Edinburgh Festival 2012 features two Adolf Hitler-related shows
Two actors on how they tackle playing the infamous tyrant
This article is from 2012.
The first thing I need to do is clear my head of the depth of Hitler’s infamy. I am using him and his image for a distinct purpose and I must focus on my reasons for playing him. I have to get the physicality right so that he seems as real as possible; he cannot merely be the two-dimensional devil of myth. He has to also have sufficient charm to have persuaded a nation to follow him. I have to convince the audience that I believe what I am saying no matter how evil it might be. Even after playing the part for 12 years, I still study footage of his speeches to copy the gestures and stance. And it still takes me by surprise at the change I feel in myself once the costume, wig and moustache are on.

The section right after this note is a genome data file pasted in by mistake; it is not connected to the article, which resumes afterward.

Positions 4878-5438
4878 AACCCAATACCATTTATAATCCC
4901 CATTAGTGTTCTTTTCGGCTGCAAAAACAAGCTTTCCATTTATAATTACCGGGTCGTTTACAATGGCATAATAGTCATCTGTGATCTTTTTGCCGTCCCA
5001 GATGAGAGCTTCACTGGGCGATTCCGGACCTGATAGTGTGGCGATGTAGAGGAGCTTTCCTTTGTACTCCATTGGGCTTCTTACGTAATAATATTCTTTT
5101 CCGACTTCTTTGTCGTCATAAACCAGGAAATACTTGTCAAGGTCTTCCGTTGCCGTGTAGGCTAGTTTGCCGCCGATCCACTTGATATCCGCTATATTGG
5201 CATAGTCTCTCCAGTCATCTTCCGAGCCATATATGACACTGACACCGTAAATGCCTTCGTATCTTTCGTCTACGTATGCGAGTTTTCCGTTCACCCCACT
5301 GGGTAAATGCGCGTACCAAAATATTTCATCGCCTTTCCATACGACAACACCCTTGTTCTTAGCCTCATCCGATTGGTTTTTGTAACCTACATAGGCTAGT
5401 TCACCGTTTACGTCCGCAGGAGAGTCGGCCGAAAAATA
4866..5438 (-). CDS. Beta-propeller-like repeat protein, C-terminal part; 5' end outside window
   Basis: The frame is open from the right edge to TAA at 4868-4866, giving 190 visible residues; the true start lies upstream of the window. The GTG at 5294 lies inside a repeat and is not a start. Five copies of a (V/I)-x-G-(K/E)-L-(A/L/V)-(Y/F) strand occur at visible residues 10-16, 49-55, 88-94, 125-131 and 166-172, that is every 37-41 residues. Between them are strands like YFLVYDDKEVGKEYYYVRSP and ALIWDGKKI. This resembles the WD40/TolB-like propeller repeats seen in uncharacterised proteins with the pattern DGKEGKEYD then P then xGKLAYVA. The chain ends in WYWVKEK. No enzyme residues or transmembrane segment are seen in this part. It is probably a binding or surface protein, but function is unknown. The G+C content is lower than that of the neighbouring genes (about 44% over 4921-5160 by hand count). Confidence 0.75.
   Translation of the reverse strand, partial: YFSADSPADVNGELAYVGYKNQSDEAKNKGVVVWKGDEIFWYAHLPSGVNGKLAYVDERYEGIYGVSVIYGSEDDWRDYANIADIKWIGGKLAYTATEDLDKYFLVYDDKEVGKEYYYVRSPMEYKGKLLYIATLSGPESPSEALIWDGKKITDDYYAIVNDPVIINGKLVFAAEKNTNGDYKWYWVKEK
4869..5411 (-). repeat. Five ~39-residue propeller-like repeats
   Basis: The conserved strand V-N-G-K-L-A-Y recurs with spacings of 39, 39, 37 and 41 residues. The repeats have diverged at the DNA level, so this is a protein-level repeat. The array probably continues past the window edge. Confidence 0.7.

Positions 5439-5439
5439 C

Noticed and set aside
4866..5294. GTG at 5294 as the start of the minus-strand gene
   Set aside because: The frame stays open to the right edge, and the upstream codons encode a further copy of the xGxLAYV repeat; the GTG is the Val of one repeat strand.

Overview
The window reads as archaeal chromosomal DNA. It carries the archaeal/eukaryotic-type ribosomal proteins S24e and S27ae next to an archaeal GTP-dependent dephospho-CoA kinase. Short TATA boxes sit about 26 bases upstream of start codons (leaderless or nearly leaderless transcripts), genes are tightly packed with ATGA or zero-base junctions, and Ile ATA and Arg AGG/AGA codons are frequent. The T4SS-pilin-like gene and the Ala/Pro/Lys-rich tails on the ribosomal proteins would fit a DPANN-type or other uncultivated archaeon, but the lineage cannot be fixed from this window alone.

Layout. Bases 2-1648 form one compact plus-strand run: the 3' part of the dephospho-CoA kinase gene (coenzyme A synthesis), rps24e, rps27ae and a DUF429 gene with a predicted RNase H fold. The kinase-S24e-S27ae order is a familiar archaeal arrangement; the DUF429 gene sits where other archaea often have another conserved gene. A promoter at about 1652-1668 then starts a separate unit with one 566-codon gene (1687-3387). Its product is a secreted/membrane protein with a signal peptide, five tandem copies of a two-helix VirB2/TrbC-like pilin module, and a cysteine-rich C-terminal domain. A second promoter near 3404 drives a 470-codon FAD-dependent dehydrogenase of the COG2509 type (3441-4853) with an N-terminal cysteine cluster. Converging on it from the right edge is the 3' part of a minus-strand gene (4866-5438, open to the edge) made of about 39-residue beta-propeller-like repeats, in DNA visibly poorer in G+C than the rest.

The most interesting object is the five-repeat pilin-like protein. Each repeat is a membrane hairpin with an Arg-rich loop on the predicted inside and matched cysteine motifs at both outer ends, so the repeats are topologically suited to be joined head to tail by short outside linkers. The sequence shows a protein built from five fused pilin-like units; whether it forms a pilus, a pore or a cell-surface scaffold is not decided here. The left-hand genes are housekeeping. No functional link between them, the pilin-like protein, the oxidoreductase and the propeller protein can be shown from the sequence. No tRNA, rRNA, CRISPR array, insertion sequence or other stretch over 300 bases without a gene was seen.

I’ve been subjected to years of exposure to Hitler, via books, news broadcasts and school history lessons. All this seeped into my subconscious so as I began to write my show, the great dictator seemed to burst forth with surprising ease, fully formed, man and monster combined. The mental, spiritual and emotional preparation was complete in the written text. The actual act of performing for 80 minutes requires a good degree of physical and vocal preparation beforehand, so you feel on top of things. This is a quiet period of concentration for an hour or so, but never thinking, ‘oh my goodness, what an awfully wicked man I’m about to portray.’ That just takes care of itself.